WtW enrollees in all but the two JHU program sites were employed for an average of only between one-third and one-half of the follow-up year (Exhibit IV.3). Because the JHU program was designed to serve persons who already had jobs, it is not surprising that enrollees in the Baltimore County and St. Lucie County sites were employed for the largest proportions of the year nearly three-quarters, on average. The much lower proportions for the other nine sites reflect the interplay among three intermediate employment outcomes: (1) the fraction of enrollees who were never employed during the year,(37) (2) the average duration until the first job for those who became employed, and (3) the rate of job loss by enrollees who were employed at enrollment or who subsequently became employed. These intermediate outcomes may be influenced by WtW service strategies, as follows:
A strategy of rapid job entry would be expected to minimize the duration until the first job (intermediate outcome #2) and perhaps also reduce the fraction of enrollees who are never employed during the year following program entry (intermediate outcome #1). However, this strategy might carry an elevated risk that enrollees will not be strongly attached to the jobs that they obtain, resulting in an elevated rate of job loss (intermediate outcome #3).(38)
A strategy of extensive pre-employment services might result in better matches of enrollees with jobs, thus reducing the risk of job loss (intermediate outcome #3).(39),(40) However, the extensive pre-employment services would likely extend the time until the first job (intermediate outcome #1) and might also increase the risk that an enrollee would remain without work for the entire year following program entry (intermediate outcome #2).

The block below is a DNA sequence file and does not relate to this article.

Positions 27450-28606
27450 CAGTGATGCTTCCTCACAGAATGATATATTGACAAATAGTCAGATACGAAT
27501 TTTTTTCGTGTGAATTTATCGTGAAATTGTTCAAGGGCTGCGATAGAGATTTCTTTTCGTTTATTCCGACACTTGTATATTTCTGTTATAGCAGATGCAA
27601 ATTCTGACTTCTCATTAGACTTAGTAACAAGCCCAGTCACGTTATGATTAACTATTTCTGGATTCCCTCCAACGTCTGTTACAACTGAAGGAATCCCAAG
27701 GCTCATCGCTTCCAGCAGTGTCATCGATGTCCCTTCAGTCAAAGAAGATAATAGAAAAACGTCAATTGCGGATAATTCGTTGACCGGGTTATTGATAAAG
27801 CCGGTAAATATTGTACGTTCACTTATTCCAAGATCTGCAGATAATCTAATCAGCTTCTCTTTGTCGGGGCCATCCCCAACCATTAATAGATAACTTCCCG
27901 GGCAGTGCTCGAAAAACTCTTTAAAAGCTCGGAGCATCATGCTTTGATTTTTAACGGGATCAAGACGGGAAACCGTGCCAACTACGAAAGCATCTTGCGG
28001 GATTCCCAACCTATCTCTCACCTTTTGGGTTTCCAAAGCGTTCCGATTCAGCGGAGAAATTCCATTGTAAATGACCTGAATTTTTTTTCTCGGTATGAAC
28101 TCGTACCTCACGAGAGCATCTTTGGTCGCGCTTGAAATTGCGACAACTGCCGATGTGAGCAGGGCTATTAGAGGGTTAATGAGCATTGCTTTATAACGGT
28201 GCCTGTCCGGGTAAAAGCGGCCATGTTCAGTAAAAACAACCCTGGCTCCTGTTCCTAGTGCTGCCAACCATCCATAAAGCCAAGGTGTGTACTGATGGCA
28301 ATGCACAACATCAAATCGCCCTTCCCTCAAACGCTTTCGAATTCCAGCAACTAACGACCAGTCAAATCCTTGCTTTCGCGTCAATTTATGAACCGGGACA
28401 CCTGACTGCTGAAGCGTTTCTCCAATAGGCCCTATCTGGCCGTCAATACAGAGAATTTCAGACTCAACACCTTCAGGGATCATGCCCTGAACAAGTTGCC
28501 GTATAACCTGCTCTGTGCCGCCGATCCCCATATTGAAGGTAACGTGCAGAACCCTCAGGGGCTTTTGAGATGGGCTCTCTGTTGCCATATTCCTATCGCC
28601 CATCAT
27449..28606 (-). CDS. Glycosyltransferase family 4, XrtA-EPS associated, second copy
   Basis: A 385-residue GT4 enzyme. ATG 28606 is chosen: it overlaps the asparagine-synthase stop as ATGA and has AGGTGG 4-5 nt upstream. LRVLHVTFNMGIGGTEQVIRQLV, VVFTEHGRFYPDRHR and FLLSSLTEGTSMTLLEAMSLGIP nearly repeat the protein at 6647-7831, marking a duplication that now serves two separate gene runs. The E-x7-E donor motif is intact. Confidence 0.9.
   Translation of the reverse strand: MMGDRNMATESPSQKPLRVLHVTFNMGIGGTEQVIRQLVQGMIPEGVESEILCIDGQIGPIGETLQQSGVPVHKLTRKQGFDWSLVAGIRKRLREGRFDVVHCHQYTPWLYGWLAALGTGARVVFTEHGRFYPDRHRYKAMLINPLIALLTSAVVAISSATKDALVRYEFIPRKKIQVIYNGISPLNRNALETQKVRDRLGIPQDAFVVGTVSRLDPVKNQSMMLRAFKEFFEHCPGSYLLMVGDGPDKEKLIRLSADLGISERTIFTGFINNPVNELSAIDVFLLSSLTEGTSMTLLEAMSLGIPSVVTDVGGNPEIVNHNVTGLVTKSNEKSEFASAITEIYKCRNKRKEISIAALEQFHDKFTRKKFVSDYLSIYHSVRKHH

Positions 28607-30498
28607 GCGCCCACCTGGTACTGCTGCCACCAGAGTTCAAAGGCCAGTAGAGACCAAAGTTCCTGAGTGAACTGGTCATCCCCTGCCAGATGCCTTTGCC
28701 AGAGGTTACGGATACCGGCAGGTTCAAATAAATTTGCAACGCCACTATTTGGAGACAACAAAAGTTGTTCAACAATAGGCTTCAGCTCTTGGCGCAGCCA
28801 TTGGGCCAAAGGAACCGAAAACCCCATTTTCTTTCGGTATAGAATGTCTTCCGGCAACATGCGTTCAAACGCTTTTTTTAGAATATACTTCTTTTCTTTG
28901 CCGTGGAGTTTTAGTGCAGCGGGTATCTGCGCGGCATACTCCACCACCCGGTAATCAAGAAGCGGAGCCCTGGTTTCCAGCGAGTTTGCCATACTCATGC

The Yakima and West Virginia study sites illustrate the trade-offs between these two service strategies with respect to employment outcomes. Yakima pursued a rapid entry strategy; only half of the WtW enrollees in that site received job readiness training, with an average duration of just 9 days. In contrast, West Virginia pursued an extensive services strategy; three-fourths of its enrollees received job readiness training for an average duration of 24 days. The enrollees in these two sites were equally likely to be employed sometime during the year following program entry (80 percent, Exhibit IV.1). However, the mean duration until the first job was longer for enrollees in West Virginia than those in Yakima: 5.1 months versus 4.3 months (Exhibit IV.2). The incidence of job loss was 58 percent in West Virginia, versus 71 percent in Yakima (Exhibit IV.8). Despite the substantial differences in two of the three intermediate employment outcomes, the mean percentage of time enrollees had a job during the year following program entry was similar in the two sites 49 percent in Yakima and 44 percent in West Virginia.